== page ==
Geographical Factors Influencing Living to 100
Geographical Factors Influencing Living to One Hundred
Here is an astounding fact, in developed nations the fastest growing segment of the population is centenarians - that is people living to 100 years of age or more! In fact worldwide, the number of humans celebrating a century of life has multiplied dramatically from 1875 to 1950, and has just about doubled every decade since 1950. For instance in Denmark, between 1870 and 1880 only 3 individuals on average ever celebrated their 100th birthday, as compared to 213 new centenarians reported there in 1990.
A baby boy born today in the UK on average will live to 77 and girls to 81.According to the Office for National Statistics, the chances of living to 100 are 18.1% for new born boys; 23.5% for girls. If you are a 40-year-old male perusing this website, unfortunately your odds are somewhat worse, only about 8%. A 40-year-old women does a little better, her odds are almost 12% of celebrating a three-figure birthday. But what about globally? Are there places to live where you are more or likely to live to be 100 or more?
In sheer numbers the United States sports the largest number of centenarians. According to 2005 census data over 55,000 people residing in the US were 100 or more years of age. At the centenarians current rate of expansion in The States, that number could reach over one million by the year 2050when the first “baby boomers” reach the century mark. The large US number is mainly a function of America’s greater total population, but proportionally, the largest percentage of people living to 100 is found on the Island of Okinawa, where per capita there are almost 4 centenaries for every one living in the US.
Where do People Live the Longest?
Ponce de Leon may have thought the Fountain of Youth was in Florida. Modern researchers have studied long-lived populations the world over, and preliminary studies would have put it closer to the outlying Russian Caucasus, the high mountain Hunza regions in the Himalayas, or the Ecuadorean Andes. True these places do have a large degree of people living past 100,and over all an active long-lived population. However more recent studies indicate that these areas are outranked in longevity by areas in Japan, Canada, and Italy.
In total numbers of people over 100, Japan comes in second to the US. However overall the Japanese live longer than any other population, and the Okinawans live longer than any one else in the island nation. According to the Japanese government there are almost 500 Okinawans that are at least 100 years old. That translates to 38 centenarians for every 100,000 islanders, the greatest ratio in the world. Okinawans also have the highest average life expectancy on the planet. Okinawans don't just live longer than most people they age better. Recent studies have found that seniors on the island show far lower rates of dementia than their counterparts in the US and other industrialized nations.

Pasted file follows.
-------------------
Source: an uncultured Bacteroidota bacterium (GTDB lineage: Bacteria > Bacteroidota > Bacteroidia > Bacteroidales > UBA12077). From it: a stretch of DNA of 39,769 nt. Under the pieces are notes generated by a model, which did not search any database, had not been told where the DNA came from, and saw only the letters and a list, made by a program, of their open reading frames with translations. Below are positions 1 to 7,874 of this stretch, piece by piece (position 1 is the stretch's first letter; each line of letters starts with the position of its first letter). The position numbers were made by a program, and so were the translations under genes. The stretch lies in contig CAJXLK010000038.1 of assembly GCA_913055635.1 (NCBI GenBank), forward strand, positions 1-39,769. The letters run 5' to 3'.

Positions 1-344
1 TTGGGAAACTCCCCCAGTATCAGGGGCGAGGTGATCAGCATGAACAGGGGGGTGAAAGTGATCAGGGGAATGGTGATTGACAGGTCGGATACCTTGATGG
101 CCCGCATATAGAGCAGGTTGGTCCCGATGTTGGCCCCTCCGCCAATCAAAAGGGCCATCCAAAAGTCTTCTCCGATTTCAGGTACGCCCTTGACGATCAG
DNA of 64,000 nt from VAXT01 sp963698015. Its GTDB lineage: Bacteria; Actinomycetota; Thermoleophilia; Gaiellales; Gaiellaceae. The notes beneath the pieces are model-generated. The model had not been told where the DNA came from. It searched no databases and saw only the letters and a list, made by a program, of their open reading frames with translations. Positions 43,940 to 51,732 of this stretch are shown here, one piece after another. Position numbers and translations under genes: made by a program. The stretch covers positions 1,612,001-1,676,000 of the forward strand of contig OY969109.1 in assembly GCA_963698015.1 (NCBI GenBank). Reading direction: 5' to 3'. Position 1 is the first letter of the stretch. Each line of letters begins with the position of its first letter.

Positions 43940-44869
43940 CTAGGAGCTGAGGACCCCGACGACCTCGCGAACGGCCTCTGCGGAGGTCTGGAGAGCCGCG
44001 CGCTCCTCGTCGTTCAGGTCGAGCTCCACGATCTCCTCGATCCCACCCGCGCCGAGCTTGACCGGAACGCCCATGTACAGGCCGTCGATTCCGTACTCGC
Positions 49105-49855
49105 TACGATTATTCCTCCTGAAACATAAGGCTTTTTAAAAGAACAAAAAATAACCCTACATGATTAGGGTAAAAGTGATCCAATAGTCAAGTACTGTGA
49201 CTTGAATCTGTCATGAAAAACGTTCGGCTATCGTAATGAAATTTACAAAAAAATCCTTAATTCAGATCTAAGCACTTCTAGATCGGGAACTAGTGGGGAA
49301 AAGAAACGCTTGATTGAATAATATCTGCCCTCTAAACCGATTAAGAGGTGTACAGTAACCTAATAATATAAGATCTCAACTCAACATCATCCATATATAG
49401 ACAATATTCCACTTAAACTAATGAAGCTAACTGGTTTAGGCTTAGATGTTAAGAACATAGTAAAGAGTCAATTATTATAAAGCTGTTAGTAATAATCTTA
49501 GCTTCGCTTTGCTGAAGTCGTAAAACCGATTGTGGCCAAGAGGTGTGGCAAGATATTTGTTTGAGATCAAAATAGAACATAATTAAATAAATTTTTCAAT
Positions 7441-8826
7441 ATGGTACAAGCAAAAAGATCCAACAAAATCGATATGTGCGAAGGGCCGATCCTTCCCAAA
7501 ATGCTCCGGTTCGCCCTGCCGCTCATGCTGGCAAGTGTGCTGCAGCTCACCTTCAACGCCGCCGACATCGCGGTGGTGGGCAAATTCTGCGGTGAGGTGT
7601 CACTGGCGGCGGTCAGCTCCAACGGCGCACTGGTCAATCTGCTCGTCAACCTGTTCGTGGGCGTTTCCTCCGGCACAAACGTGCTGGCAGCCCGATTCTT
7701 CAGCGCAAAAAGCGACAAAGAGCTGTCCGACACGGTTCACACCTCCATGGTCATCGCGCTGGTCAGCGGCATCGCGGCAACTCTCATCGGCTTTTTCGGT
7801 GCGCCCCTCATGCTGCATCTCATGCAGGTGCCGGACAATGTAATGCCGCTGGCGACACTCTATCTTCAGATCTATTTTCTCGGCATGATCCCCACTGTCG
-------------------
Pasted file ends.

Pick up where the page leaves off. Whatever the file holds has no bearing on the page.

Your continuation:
Elders on the island claim that some of the island’s centenarians still have active sex lives, and that is without the use of a certain “little blue pill“. While researchers have not been able to prove the veracity of such claims, it is clearly evident that Okinawans can lay claim to their share of “Super Seniors” who clearly do things not usually attributed to the elderly. 96-year-old martial arts expert Seikichi Uehara defeated a thirty-year-old ex-champion boxer in a nationally televised match several years ago. After the match Seikichi was quoted as saying his opponent had not yet matured enough to over power him. Perhaps more incredible was the story of Nabi Kinjo. She became a local legend when at 105, she hunted down and killed a poisonous snake that invaded her home with a fly swatter!
Other Places with Centenarian Concentrations
The Caribbean - Proportionally behind Okinawa, the Caribbean Island of Barbados has the second-highest percentage of centenarians in the world. Elizabeth "Ma Pampo" Israel, was the worlds oldest documented living person. Born in1875, she died in 2003 at the ripe old age of 128! She was a lifetime resident of the Island of Dominica – where her longevity though record breaking – was not uncommon. The Islands total population is only around 70,000, and at least 21 Dominicans have been recorded that are currently 100 years old or more.
Sardinia – In Sardinia, an island off the coast of Italy, 135 people per million become centenarians. In most Western countries that number is 75 per million on average.
Nova Scotia -In Nova Scotia's so-called “Longevity Belt”, centenarians are 3 times as numerous per capita as in the U.S., as a whole the region has a ratio of centenarians per 100,000 that rivals that of Okinawa.